But as we come near to God and His Word, it’s with the understanding that He, Himself, has revealed much – shown much – to us; and we are to know it and understand it….  And at the same time we are to “know” Him to be incomprehensible in that which He has not shown us.

The fact that He is incomprehensible never relieves us of the duty of knowing – understanding - that which He has shown us.  And that which He has shown us is true, consistent and complete.  The whole of creation declares His glory – shows His glory - and it all speaks in unison of Him.  And His written Word – the whole thing – reveals His Person and His work of creation and salvation.  No passage of Scripture is contradictory to another; and there is no paradox in His Revelation.  There are only apparent paradoxes – i.e. apparent to man.  The whole of creation, and the whole of Scripture, speak with one voice – HIS!  And God doesn’t contradict Himself.

But here is some of the historical background for all of this.

In due course, I entered seminary with little understanding of these things, or how to find answers to them, and with no earthly idea of who would be teaching me.  But God had caused a seminary to be raised up in Jackson, Mississippi.  And some professors that I had studied under in college there in Jackson were there at the new seminary.  Good men.  I had learned much from them as a much younger man.  One of them, at the time a professor at the seminary, was insightful enough, and convincing enough to the seminary board of directors, to hire a young (in his twenties), recent graduate of Westminster Theological Seminary named Greg Bahnsen.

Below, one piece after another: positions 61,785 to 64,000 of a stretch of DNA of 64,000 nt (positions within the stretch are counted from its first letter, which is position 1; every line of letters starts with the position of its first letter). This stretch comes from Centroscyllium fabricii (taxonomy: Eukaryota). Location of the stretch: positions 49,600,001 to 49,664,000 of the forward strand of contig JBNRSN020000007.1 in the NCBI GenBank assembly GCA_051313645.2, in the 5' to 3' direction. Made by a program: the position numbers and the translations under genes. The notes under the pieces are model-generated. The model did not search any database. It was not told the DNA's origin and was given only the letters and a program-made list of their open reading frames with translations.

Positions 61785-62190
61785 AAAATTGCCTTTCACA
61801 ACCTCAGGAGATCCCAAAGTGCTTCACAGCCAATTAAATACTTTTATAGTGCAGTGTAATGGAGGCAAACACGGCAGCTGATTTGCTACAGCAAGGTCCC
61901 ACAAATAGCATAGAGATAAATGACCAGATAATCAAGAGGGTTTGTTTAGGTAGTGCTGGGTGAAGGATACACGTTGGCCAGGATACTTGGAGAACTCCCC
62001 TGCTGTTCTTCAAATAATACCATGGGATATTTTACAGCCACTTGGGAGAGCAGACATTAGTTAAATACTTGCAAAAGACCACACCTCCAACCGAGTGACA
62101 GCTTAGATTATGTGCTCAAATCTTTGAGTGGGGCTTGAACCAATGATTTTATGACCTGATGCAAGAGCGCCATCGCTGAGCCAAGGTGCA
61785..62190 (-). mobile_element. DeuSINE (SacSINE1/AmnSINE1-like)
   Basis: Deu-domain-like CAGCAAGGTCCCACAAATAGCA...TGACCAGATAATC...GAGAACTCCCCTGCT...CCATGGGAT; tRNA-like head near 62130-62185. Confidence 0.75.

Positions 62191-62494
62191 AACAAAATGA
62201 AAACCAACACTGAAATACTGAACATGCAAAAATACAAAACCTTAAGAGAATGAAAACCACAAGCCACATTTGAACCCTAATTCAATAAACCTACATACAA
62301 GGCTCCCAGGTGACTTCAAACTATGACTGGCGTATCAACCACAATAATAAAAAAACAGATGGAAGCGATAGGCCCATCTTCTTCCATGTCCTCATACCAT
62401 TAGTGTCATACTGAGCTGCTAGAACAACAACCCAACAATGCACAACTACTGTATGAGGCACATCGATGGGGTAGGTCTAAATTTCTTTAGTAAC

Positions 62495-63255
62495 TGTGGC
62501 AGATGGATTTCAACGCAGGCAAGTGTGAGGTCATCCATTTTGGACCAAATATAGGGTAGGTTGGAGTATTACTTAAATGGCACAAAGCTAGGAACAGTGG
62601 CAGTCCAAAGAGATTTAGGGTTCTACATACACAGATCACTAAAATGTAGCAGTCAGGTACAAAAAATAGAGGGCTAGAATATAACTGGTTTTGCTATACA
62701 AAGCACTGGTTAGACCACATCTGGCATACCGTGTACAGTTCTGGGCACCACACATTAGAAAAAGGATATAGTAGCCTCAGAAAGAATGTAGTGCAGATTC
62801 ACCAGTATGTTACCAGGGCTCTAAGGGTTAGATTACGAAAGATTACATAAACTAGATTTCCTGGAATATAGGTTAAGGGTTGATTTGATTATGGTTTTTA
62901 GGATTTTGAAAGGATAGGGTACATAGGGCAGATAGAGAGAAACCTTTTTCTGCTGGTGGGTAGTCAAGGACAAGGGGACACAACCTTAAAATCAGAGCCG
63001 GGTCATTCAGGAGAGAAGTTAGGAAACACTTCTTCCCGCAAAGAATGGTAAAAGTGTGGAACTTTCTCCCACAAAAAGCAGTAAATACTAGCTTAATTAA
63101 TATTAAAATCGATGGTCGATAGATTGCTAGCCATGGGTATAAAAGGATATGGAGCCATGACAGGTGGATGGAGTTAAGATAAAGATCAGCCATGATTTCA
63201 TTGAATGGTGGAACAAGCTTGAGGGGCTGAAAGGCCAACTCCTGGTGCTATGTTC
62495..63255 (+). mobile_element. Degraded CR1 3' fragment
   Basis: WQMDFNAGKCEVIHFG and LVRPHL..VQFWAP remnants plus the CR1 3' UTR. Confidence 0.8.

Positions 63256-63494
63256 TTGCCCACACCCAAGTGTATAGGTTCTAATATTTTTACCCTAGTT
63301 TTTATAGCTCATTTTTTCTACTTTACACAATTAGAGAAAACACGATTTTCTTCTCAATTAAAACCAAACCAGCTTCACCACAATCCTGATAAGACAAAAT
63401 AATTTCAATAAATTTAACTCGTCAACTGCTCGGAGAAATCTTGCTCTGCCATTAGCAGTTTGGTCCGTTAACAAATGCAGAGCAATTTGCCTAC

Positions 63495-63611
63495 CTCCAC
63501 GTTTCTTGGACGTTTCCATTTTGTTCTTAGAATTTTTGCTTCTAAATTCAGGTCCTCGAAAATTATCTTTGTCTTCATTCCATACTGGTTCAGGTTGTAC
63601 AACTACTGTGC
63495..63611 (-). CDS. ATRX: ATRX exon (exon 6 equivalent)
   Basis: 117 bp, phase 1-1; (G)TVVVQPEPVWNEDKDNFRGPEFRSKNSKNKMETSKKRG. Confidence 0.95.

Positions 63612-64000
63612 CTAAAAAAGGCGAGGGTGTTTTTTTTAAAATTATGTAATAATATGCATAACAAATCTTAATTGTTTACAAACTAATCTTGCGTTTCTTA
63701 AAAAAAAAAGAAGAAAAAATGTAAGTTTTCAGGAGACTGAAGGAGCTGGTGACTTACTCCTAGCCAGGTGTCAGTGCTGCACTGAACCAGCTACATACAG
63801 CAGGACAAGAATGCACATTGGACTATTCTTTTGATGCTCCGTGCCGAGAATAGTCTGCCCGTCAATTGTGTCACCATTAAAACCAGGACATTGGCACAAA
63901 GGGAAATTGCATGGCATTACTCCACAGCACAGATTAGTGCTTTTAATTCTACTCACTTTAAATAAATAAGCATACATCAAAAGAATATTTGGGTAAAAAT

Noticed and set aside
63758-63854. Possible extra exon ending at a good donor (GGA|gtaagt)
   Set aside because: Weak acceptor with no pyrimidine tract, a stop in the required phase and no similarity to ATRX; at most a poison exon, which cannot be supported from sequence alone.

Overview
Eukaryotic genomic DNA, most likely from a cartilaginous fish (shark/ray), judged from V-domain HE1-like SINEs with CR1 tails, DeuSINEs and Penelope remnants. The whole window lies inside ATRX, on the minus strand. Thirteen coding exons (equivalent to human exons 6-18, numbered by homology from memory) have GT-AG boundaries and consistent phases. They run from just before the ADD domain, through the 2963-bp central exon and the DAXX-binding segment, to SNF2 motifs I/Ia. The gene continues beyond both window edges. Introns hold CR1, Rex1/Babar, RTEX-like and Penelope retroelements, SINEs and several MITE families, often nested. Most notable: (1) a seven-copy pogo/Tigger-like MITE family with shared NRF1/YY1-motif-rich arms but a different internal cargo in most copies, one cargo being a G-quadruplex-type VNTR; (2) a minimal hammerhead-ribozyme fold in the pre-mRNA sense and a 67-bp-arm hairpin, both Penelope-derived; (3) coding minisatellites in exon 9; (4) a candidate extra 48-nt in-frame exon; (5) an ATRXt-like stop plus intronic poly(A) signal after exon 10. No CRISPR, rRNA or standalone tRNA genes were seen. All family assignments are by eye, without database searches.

Dr Bahnsen had just published his first book called Theonomy in Christian Ethics, which had caused quite a stir because he used the whole Bible in an exhaustive study of the basis, the footing, the ground, for Christian ethics: God’s Law-word!  The whole Bible!  What a novel approach!!!

I was older than he by, probably, six or seven years, but we struck up a friendship; and I was his realtor.  That’s neither here nor there, but the best part was that he was my teacher!  For two years I studied ethics and apologetics under his tutelage.  I became a pupil, a disciple. 

And, by the way, the series of fifty or so sermons in chapters five, six and seven of the Gospel of Matthew were built with all the notes from Bahnsen’s classes right there in the background.  The three chapters in Matthew have to do primarily with God’s Law.